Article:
the procedure for varying, renewing or cancelling a permit, and applying conditions to a permits’ use (paragraph (2) (d)).

Clause 3: Temporary exemptions

22 Clause 3 provides for the Secretary of State to authorise in regulations temporary exemptions from the requirement to carry a permit for UK goods vehicles (under clause 1(1)) in an emergency or to enable some other special need to be dealt with.

23 Subsection (2) provides that the regulations may allow for temporary exemptions to take effect by giving written notice to the operator of the goods vehicle or by publishing a notice specifying the description of goods vehicles to which the temporary exemption applies.

24 Subsection (3) states that the regulations must specify the vehicle or class of vehicles to which the exemption relates and the journeys which are covered by the exemption.

Clause 4: Appeals

25 Clause 4 provides for the Secretary of State to make regulations enabling appeals to be made to a court or tribunal against:

· a decision to cancel or vary a permit; or

· a decision as to the conditions under which a permit is granted.

Clause 5: Fees

26 Clause 5 provides for the Secretary of State to make regulations to set the fees payable for the application, variation or renewal of a permit and for the issuing of a permit if the application is successful.

Clause 6: Production of permits and inspection of vehicles

27 Clause 6 provides enforcement powers to examiners when it appears that a vehicle is being used on a relevant journey. These powers are:

a. to require the driver to produce any international road transport permit carried on the vehicle for inspection and copying (paragraph (2)(a));

b. to inspect the vehicle to determine whether a permit is required and that a vehicle is being used in line with the conditions on the permit (paragraph (2)(b); and

c. to detain the vehicle to carry out these checks (subsection (3)).

28 Subsection (4) requires an examiner using the powers under this clause to produce his or her authority to act as an examiner on request.

29 Subsection (5) defines "relevant journey" meaning that these powers are only exercisable if the vehicle is travelling abroad on a journey that requires a permit (under clause 1(1), or if the vehicle will conduct a journey requiring a permit while not in the UK (under paragraph (1)(b) to this clause).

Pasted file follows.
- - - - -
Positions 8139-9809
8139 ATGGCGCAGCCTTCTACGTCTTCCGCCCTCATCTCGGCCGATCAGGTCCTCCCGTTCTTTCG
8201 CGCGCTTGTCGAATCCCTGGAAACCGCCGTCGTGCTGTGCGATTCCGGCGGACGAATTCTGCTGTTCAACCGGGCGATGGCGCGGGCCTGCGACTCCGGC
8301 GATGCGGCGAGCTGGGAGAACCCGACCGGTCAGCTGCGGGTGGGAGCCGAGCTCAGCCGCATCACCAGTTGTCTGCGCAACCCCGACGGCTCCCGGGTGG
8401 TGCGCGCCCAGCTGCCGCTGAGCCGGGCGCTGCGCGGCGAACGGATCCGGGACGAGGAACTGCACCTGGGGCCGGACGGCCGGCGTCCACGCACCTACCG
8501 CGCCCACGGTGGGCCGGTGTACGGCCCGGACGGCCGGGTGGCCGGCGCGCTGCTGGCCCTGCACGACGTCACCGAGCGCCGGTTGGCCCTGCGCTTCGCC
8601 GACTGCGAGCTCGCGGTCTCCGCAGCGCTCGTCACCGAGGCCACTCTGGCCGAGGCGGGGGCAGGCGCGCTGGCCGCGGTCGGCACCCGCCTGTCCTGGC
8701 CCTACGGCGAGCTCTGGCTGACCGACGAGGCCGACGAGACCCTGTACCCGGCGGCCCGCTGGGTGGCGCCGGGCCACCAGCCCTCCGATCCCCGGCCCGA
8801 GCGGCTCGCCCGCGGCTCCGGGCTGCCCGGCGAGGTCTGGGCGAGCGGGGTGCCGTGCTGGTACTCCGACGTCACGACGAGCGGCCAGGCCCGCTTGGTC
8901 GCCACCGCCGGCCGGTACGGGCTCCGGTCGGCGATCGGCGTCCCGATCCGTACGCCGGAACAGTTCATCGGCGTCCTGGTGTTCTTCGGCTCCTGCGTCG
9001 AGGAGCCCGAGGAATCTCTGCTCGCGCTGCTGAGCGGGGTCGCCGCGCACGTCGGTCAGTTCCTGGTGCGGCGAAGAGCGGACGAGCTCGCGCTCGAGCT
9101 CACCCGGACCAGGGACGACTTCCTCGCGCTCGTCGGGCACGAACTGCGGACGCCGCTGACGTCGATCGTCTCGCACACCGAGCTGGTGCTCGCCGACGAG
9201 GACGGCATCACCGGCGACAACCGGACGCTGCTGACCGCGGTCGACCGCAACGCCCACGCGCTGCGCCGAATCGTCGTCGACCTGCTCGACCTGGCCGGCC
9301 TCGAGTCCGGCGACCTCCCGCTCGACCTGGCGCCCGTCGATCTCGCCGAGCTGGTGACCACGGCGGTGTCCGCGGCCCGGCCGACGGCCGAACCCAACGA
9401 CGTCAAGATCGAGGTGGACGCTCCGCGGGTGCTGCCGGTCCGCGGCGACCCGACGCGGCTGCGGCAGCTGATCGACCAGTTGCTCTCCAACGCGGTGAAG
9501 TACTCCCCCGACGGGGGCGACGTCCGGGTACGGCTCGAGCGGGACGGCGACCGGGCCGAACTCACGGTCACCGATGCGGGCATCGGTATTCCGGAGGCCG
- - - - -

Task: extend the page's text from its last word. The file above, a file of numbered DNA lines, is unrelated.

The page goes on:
Clause 7: Prohibition notices

30 Clause 7 allows an examiner to prohibit, by written notice, a vehicle on a relevant journey from leaving the UK if the relevant permits are not carried on the vehicle as required in regulations (and subsection (2) permits this in relation to journeys which technically begin outside of the UK).

31 Subsections (3) to (7) contain safeguards regulating the examiner’s power to prohibit a vehicle from leaving the UK. A written notice prohibiting a vehicle from leaving the UK must be given to the driver (paragraphs (4)), setting out the country to which the prohibition relates (paragraph 5(a)), the circumstances in which the prohibition is imposed(paragraph (5)(b)), the purose for which the prohibition applies or that it applies absolutely (paragraph (5)(c) and the period for which the prohibition is in place (paragraph (5)(d)). The notice takes effect when it is given to the driver of the vehicle, and the examiner must remove the prohibition immediately if it becomes apparent either that a permit is not required for the international journey or that a permit was carried on the vehicle. The examiner must also give notice, as soon as practicable, to the operator of the vehicle if the driver is not the operator.

Clause 8: Offences: breach of regulations etc.

32 Subsections (1) and (4) make it a summary offence for an operator to breach the prohibition imposed by regulations made under clause 1(1); or to remove, or cause or permit the removal of, a goods vehicle from UK in breach of a prohibition notice imposed under clause 7. The maximum penalty on summary conviction is a level 4 fine, currently up to £2,500.

33 Subsections (2) and (3) make it a summary offence for the driver of a goods vehicle to refuse, without reasonable excuse, to produce a permit when required by examiner under clause 6; or to willfully obstruct an examiner in carrying out functions under clause 6. The maximum penalty on summary conviction is a level 3 fine, currently up to £1,000.

Clause 9: Reporting

34 Clause 9 places an obligation on the Secretary of State to lay a report before Parliament annually, assessing the effect on the UK haulage industry of any restrictions which apply to a permit scheme agreed with one or more EU Member States. These reports will be required where an international agreement requires the introduction of a permit scheme and the number of permits available to UK hauliers is limited.

Clause 10: Interpretation

35 Clause 10 defines some of the terms used throughout Part 1 of the Bill. For the purpose of this Bill, an examiner means an examiner appointed for Great Britain under section 66A of the Road Traffic Act 1988 or for Northern Ireland under Article 74 of the Road Traffic (Northern Ireland) Order 1995.

Clause 11: Licensing of operators in Great Britain